On the TED2015 stage in Vancouver, Oxman unveiled Mushtari, an artwork
3D printed by Stratasys, and the world’s first wearable combining multi-material additive manufacturing and synthetic biology.
In a step change for science, technology and design, Oxman explains how Mushtari has been developed not only to host living organisms
, but also to manipulate their function. As Oxman states in her oration: “We live in a special time,” alongside the latest advances in computational design, materials engineering, synthetic biology
, and additive manufacturing.
“This is the first time that 3D printing technology has been used to produce a photosynthetic wearable piece with hollow internal channels designed to house microorganisms,” Oxman explains. “Inspired by the human gastrointestinal tract, Mushtari is designed to host synthetic microorganisms – a co-culture of photosynthetic cyanobacteria and E. coli bacteria – that can fluoresce bright colors in darkness and produce sugar or biofuels when exposed to the sun. Such functions will in the near future augment the wearer by scanning our skins, repairing damaged tissue and sustaining our bodies, an experiment that has never been attempted before.”
Stratasys’ unique triple-jetting 3D printing technology enabled Oxman’s team – including her researcher, Will Patrick – to create a large fluid network within Mushtari that varied in transparency from opaque to clear
. According to Oxman: “This enabled varying levels of transparency and translucency to be designed into surface areas where photosynthesis was desired. Channels and pockets were implemented to enhance the flow and functionality of the cells – such mechanical and optical property gradation can only be achieved using multi-material 3D printing with high spatial resolution for manufacturing.”
Mushtari filled with luminescent liquid. Neri Oxman reveals the world’s first 3D printed photosynthetic wearable, embedded with living matter, produced on the Stratasys Objet500 Connex3 Color Multi-Material 3D Printer. Photo credit: Jonathan Williams and Paula Aguilera, courtesy of Mediated Matter.
Stratasys developed a new tailor-made solution for this particular piece. According to Naomi Kaempfer, Creative Director Art Fashion Design at Stratasys, “We have a fertile research collaboration with Professor Neri Oxman, one that has great reciprocal benefits as we push each other to the edges of expression and technological capability. 3D printing Mushtari is a wonderful example of how far this collaboration can bring us. The fluid channels in the wearable stretch to around 58 meters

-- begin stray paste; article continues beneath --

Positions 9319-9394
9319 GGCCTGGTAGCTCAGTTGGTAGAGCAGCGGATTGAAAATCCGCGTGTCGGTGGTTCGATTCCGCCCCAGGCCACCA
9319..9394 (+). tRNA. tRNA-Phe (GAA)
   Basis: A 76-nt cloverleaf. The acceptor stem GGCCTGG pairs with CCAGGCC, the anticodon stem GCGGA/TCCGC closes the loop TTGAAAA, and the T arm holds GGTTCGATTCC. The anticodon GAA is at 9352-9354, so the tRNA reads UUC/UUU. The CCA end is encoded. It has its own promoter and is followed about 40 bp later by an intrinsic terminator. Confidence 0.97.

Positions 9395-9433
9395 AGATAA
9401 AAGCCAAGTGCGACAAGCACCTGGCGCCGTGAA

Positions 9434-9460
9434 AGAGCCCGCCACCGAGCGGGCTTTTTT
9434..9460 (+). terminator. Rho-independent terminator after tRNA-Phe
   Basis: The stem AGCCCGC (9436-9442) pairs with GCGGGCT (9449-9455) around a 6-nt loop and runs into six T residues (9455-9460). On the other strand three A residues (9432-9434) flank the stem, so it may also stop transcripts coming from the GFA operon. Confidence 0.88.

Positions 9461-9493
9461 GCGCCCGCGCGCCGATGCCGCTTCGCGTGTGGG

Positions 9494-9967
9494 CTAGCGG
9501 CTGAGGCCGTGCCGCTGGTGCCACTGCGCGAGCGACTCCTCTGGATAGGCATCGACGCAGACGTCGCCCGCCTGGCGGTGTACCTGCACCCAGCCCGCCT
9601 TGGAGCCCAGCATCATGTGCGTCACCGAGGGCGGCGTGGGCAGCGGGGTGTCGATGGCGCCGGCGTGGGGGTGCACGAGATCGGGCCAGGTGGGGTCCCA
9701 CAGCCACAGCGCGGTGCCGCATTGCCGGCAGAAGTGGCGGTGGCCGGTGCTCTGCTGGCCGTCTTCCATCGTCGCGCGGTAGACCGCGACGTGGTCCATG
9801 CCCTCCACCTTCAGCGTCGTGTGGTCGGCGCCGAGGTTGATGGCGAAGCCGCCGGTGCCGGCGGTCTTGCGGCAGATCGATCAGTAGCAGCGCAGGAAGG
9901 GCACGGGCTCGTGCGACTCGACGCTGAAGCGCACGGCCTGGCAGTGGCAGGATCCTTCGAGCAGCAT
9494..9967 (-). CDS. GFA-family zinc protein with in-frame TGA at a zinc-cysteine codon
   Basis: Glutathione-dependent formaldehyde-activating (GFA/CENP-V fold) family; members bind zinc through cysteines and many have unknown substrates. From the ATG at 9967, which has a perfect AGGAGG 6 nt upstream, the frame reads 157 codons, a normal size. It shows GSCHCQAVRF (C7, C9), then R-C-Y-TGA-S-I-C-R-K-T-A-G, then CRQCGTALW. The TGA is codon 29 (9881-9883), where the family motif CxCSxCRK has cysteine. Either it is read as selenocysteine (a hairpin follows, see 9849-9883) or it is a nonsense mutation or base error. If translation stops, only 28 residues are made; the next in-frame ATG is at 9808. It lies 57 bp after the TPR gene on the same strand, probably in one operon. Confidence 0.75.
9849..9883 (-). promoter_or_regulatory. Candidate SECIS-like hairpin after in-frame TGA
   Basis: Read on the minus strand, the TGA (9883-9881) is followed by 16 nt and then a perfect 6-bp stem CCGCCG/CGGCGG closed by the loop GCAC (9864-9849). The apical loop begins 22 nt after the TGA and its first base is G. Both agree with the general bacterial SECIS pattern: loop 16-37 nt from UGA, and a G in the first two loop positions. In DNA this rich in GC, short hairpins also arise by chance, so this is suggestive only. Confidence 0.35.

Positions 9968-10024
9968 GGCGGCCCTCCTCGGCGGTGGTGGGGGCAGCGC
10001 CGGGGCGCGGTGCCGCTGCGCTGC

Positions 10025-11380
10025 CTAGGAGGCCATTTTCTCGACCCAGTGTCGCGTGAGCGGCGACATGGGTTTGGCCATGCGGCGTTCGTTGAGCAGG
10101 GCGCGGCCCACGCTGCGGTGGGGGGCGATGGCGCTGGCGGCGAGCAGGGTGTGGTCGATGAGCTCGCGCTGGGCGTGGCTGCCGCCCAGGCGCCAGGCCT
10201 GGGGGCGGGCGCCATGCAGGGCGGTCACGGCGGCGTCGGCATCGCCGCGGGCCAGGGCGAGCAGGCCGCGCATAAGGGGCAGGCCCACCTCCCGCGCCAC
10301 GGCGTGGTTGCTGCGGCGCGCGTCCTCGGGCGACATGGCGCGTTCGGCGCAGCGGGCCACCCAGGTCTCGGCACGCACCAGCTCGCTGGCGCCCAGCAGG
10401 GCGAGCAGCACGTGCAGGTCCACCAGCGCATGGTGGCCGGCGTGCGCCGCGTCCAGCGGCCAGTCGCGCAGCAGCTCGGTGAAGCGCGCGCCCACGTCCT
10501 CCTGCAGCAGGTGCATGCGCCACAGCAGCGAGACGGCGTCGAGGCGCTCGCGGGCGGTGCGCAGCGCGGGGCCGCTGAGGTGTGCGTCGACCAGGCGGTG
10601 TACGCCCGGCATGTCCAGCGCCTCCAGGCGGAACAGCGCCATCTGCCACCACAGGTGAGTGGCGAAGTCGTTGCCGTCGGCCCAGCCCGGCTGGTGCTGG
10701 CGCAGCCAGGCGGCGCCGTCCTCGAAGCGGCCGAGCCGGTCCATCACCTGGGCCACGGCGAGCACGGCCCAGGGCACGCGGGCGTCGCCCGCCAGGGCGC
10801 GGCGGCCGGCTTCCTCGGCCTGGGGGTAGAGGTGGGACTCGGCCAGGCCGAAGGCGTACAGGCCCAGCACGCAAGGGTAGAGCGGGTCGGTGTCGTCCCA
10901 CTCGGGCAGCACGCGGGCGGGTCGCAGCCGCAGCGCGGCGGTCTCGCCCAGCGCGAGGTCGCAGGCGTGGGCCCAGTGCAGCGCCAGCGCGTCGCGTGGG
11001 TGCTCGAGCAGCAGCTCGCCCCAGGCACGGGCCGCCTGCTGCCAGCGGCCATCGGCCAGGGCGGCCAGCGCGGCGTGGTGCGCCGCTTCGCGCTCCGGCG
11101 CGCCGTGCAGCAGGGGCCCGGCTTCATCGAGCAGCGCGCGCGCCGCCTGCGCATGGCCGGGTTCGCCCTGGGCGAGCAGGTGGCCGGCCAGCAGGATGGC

, with an inner channel diameter ranging from 1 mm to 2.5 cm, frequently turning sharply in new directions. Clearing the support material out from such a long, narrow and complex structure to create the hollow channels for living matter presented a significant challenge. Our R&D team went beyond the boundaries of our existing technology, formulating a dedicated improved support structure to allow a smooth, effective process in support of Professor Oxman’s vision.”
Mushtari is a continuation of a piece from Oxman’s
Wanderers: An Astrobiological Exploration, part of ‘The Sixth Element’ design collection curated by Stratasys for EuroMold 2014. With four pieces of artwork, the
Wanderers series is an ongoing collaboration between Stratasys and Neri Oxman, as well as members of the Mediated Matter research group, the Laboratory of Prof. Pamela Silver at Harvard Medical School, and Deskriptiv (Christopher Bader & Dominik Kolb).
The Wanderers series speculates about the possibility of voyaging beyond planet Earth to other planets. Each of the wearables in the series is designed to contain and generate life-sustaining elements.
Mushtari, meaning huge or giant in Arabic, evoking the planet Jupiter, was designed as a single strand filled with living matter. An organ system for consuming and digesting biomass, absorbing nutrients and expelling waste, the 3D printed translucent tract was designed to support the flow of cyanobacteria engineered to convert sunlight into sucrose presenting the prospects of sustaining living organisms inside a wearable.
The Stratasys 3D printed piece for Oxman’s creation and TED Talk continued this idea and saw Mushtari function for the very first time as a vessel to support, control and manipulate living organisms inside a wearable device.
Other Stratasys 3D printed pieces featured in the TED Talk that were developed by Oxman and her team, included an acoustic chair designed to absorb sound, a ‘second skin’ cape and skirt designed by Oxman with Iris Van Herpen for Paris Fashion Week 2013, and a bone and muscle inspired helmet from Oxman’s ‘Imaginary Beings: Mythologies of the Not Yet’ collection. For the
Imaginary Beings series, first shown at the Centre Pompidou, Paris, in 2012, Stratasys once again pushed the boundaries of its existing technological capabilities, showcasing a demonstration of 3D printed design pieces in color with a combination of different material properties, possible only with the Stratasys unique triple-jetting 3D printing technology.
“In the end, it is clear that the incorporation of synthetic biology in 3D printed products for wearable microbiomes will enable the transition from designs that are inspired by Nature, to designs made with and by Nature, to, possibly designing Nature herself,” says Neri Oxman as she reflects on the future.
Back piece of Mushtari with illuminated channels. Stratasys’ unique 3D printing technology enabled Oxman’s team to create a large fluid network that varied color, flexibility and transparency from opaque to clear. Photo credit: Jonathan Williams and Paula Aguilera, courtesy of Mediated Matter.